• e Welsh data Divorcing headship and prominence Licensing mismatches Mismatch types Zooming outWhy divorce? Not a new idea at all ough normally prominence is represented by the grid: cf. Hyde (2001); Vaysman (2008) Arguably this is a necessary evil in parallel OT Serial theories allow a large class of headship–stress mismatches, via readjustment and/or tier conflation Without recourse to these devices, OT arguably cannot avoid a representational approach . . . . . . Pavel Iosad Explaining licensing mismatches in Welsh 27/34
  • e Welsh data Divorcing headship and prominence Licensing mismatches Mismatch types Zooming outHeadless feet A well-known type of mismatch is where iterative footing is necessary to derive stress placement, but there is no surface evidence for the non-head feet Cairene Arabic (see Hayes 1995 for references) Given the lack (?) of other head-dependent asymmetries, this can be represented by headless feet (12) a. (ʔin)(kása)⟨ra⟩ ‘it got broken’ b. mu(dar)(rísi)⟨t⟩ ‘teacher (f., construct state)’ is works if there is no evidence for head-dependent asymmetries that have nothing to do with stress . . . . . . Pavel Iosad Explaining licensing mismatches in Welsh 28/34
  • e Welsh data Divorcing headship and prominence Licensing mismatches Mismatch types Zooming outFeet with unstressed heads I A different type of mismatch is found when feet are necessary to derive main stress placement (like in CA), there is no secondary stress, but there are other asymmetries Several cases recently discussed by Buckley (2009) (13) Kashaya ʔah(qoˈlaː)(madaː)(dadu) ‘to get longer and longer’ Just one stress, but unstressed heads undergo iambic lengthening Classic branching asymmetry (Dresher & van der Hulst 1998) . . . . . . Pavel Iosad Explaining licensing mismatches in Welsh 29/34
  • e Welsh data Divorcing headship and prominence Licensing mismatches Mismatch types Zooming outFeet with unstressed heads II In other cases we find head-dependent asymmetries in licensing Latvian (Buckley 2009 citing Kariņš 1996): initial non-iterative stress, but variable vowel deletion and segment duration confirm footing McCarthy (2008) proposes right-aligned trochees to explain Havlík’s Law in Common Slavic (every other yer vowel deletes), yet there is zero evidence for iterative stress In extreme cases, there is no (main) stress at all, but with plenty of other evidence for footing, as in Kera (Pearce 2006): intensity, duration, tone spreading and vowel harmony all converge on the same foot structure . . . . . . Pavel Iosad Explaining licensing mismatches in Welsh 30/34
  • e Welsh data Divorcing headship and prominence Licensing mismatches Mismatch types Zooming outHead-stress mismatches Both previous types of mismatches can be accommodated if either stress or head status is “invisible” e CA type of data is explained by recourse to headless feet e Kashaya/Kera type of data can be explained by assuming non-trivial phonetic implementation of headship e important prediction is the possibility of a complete mismatch, where headship and prominence can be disentangled I propose that Welsh is exactly a case of this type e Welsh data show that different phonological representations are needed . . . . . . Pavel Iosad Explaining licensing mismatches in Welsh 31/34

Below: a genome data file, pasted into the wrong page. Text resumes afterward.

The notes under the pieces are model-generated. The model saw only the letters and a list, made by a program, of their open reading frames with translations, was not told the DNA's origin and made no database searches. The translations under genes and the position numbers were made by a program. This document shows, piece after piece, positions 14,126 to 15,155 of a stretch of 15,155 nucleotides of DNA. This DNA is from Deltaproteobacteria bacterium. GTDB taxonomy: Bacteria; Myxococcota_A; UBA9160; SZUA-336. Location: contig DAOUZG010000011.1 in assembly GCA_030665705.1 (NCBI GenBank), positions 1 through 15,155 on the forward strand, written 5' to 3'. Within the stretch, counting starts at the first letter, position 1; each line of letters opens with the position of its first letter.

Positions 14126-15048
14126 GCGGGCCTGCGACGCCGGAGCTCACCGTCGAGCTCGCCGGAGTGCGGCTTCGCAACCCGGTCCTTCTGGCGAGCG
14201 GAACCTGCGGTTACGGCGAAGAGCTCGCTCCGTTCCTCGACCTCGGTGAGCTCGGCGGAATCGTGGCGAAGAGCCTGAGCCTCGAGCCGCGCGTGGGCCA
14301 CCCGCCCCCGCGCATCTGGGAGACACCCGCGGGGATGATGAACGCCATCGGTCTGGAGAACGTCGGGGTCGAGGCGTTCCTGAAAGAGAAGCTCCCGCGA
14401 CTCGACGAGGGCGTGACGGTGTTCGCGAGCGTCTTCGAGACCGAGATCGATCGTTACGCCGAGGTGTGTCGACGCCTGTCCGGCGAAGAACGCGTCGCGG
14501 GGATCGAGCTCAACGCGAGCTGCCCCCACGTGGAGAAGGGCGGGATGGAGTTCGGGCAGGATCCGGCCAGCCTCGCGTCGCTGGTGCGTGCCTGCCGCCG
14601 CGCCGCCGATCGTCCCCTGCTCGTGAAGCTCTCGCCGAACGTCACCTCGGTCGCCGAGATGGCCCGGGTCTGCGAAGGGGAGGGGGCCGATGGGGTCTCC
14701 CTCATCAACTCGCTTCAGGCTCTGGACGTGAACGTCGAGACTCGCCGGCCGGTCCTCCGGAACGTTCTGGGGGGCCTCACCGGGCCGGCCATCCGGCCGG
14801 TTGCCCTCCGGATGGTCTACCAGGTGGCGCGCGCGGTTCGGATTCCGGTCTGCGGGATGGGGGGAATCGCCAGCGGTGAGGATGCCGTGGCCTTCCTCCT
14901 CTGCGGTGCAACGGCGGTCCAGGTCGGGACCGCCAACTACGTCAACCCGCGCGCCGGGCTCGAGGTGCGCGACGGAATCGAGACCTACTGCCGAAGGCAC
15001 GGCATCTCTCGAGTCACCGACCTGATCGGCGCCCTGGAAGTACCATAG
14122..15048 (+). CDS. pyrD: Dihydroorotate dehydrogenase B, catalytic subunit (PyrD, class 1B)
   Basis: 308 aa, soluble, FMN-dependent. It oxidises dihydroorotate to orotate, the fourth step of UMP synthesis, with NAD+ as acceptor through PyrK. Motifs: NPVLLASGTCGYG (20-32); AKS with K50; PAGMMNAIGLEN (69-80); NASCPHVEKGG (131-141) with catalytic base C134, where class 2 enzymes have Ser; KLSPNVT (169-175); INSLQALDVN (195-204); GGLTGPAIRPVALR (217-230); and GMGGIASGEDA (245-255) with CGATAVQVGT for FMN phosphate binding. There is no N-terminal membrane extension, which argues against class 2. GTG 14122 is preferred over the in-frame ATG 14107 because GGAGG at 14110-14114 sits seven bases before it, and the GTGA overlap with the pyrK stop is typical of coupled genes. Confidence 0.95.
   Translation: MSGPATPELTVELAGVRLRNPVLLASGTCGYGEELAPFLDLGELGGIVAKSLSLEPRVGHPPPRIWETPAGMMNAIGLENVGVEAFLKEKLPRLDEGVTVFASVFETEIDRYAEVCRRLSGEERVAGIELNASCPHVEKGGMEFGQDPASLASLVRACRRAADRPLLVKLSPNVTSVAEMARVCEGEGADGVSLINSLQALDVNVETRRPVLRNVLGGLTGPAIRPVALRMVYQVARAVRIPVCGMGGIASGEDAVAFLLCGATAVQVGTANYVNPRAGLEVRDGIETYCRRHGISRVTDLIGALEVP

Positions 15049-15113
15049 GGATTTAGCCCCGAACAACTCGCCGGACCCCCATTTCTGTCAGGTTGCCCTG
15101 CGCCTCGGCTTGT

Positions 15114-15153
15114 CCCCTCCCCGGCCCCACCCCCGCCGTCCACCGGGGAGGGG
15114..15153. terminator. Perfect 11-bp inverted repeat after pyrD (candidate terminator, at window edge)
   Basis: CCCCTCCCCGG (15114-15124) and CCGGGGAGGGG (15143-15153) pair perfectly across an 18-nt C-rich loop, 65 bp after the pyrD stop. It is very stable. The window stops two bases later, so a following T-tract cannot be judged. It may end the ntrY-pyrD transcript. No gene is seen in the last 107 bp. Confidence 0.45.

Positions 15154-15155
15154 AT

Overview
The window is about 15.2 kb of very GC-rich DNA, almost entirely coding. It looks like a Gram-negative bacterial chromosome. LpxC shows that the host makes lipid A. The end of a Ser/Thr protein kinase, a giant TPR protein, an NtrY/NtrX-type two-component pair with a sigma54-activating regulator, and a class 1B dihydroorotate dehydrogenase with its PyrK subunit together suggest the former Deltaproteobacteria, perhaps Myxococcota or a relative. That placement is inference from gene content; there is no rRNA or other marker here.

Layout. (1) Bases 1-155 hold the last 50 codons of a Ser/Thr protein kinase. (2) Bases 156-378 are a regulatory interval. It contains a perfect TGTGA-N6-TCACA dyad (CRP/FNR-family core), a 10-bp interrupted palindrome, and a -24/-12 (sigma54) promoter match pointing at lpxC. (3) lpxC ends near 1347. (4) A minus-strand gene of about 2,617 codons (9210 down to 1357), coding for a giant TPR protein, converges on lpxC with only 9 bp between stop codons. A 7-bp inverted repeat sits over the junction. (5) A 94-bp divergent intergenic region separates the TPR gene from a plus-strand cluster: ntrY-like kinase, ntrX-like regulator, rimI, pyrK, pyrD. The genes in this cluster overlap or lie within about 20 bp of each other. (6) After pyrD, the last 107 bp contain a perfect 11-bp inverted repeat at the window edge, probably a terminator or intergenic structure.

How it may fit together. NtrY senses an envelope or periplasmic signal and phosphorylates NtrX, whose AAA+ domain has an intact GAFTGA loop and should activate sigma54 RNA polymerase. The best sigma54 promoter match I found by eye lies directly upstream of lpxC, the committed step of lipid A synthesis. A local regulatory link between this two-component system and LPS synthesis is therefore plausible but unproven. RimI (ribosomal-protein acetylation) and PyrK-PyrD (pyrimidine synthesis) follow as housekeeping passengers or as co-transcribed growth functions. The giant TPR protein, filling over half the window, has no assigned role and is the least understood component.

• e Welsh data Divorcing headship and prominence Licensing mismatches Mismatch types Zooming outMore cases One candidate is Roman Italian (Garvin 1989; Krämer 2009) Stress retraction counterbleeds raddoppiamento (14) [(ˈsa)(ra ɡ)ˈɡrande] ‘will be big’ Stress is retracted due to *C
  • If stress is feature-like, *C is just another guise of OCP e position of the head does not shi, so the binarity requirement persists e foot is not “headless”, and there is no need for OO-M, contra Krämer (2009) For more potential cases, see Vaysman (2008) . . . . . . Pavel Iosad Explaining licensing mismatches in Welsh 32/34
  • e Welsh data Divorcing headship and prominence Licensing mismatches Mismatch types Zooming outConclusions Headship is about asymmetries . . . . . . Pavel Iosad Explaining licensing mismatches in Welsh 33/34
  • e Welsh data Divorcing headship and prominence Licensing mismatches Mismatch types Zooming outConclusions Headship is about asymmetries Prominence is about markedness and faithfulness, and more specifically about features . . . . . . Pavel Iosad Explaining licensing mismatches in Welsh 33/34
  • e Welsh data Divorcing headship and prominence Licensing mismatches Mismatch types Zooming outConclusions Headship is about asymmetries Prominence is about markedness and faithfulness, and more specifically about features ese need to be represented separately in the phonology . . . . . . Pavel Iosad Explaining licensing mismatches in Welsh 33/34
  • e Welsh data Divorcing headship and prominence Licensing mismatches Mismatch types Zooming outConclusions Headship is about asymmetries Prominence is about markedness and faithfulness, and more specifically about features ese need to be represented separately in the phonology Many if not most languages show perfect alignment, but this is not the only option . . . . . . Pavel Iosad Explaining licensing mismatches in Welsh 33/34
  • e Welsh data Divorcing headship and prominence Licensing mismatches Mismatch types Zooming outConclusions Headship is about asymmetries Prominence is about markedness and faithfulness, and more specifically about features ese need to be represented separately in the phonology Many if not most languages show perfect alignment, but this is not the only option Diolch yn fawr! . . . . . . Pavel Iosad Explaining licensing mismatches in Welsh 33/34